IBM recently announced that its researchers have identified a new way to trigger the body's immune response by using polymer-coated graphene sheets.
In some medical treatments, it is crucial to target specific places in the body; To that end, scientists have developed techniques where drug molecules are attached directly to the surface of a nanomaterial, such as graphene sheets. Combining the nanomaterial and the drug molecules, these "nanotherapies" could help clinicians treat tumors, for example, by transporting the drugs directly to the tumors, where they can be released onto the cancer cells to help fight the disease.
Researchers had previously established that nanotherapies require the application of coating molecules, such as polyethylene glycol, to be biocompatible and avoid damaging surrounding cells. IBM's new research indicates that the polymer-coated graphene sheets can have an inadvertent, newly discovered secondary effect, which triggers the release of cytokine proteins. These act as "signal flares of the body" and attract the body's immune cells like helper T cells (which relay the signal forward) and killer T cells (which kill infected cells) to the location of the graphene sheets.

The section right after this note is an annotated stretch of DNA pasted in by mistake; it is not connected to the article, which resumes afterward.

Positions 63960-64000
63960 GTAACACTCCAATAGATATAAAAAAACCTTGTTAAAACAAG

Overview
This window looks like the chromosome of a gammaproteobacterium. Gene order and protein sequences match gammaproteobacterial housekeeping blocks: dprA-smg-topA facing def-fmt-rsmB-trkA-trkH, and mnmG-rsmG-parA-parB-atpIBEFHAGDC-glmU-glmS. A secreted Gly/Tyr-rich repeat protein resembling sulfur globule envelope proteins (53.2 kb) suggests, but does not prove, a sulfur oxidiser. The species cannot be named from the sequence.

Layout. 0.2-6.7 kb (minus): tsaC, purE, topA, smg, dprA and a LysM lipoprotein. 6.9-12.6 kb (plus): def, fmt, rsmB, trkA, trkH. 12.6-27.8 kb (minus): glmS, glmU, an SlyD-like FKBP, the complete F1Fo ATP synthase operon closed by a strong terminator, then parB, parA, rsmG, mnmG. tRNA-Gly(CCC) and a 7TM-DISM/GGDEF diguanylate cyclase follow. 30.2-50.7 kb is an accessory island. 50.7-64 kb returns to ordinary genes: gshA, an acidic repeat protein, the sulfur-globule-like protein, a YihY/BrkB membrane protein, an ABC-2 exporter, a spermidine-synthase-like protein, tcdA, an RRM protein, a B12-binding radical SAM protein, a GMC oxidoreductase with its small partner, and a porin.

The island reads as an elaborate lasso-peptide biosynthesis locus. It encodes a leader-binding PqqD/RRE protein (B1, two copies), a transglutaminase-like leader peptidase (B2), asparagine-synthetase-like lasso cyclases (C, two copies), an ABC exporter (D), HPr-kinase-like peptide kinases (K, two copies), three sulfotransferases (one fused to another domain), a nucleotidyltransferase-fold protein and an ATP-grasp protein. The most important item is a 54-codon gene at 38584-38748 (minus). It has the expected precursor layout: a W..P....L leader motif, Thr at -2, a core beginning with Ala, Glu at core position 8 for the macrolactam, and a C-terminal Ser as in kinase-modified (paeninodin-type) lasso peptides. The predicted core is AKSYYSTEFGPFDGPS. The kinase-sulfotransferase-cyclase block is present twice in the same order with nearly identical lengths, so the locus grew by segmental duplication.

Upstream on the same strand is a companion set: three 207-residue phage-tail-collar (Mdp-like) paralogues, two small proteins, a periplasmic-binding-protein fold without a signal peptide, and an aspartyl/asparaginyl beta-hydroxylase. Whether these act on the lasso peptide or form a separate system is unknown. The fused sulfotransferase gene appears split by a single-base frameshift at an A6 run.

Simulations on IBM's Blue Gene super computer showed that the polymers attach the nanomaterials to cell surfaces, amplifying the initial signaling process. Research suggests these signals are broadcast within six hours of the nanodrugs being encountered.
"We've essentially uncovered a new way for clinicians to trigger the body's immune system to spring into action which is not an easy task," says a researcher at IBM Research. "This discovery could represent an incredible development in precision medicine. If these nanomaterials were targeted at, say, tumors or virus-infected cells, one could, in principal, stimulate the immune system to attack cancer and infections at their source."
In July 2014, IBM embarked on an ambitious project to find the next-generation chip technology to replace silicon, investing $3 billion over five years in this project and looking into graphene, carbon nanotubes, and more technologies.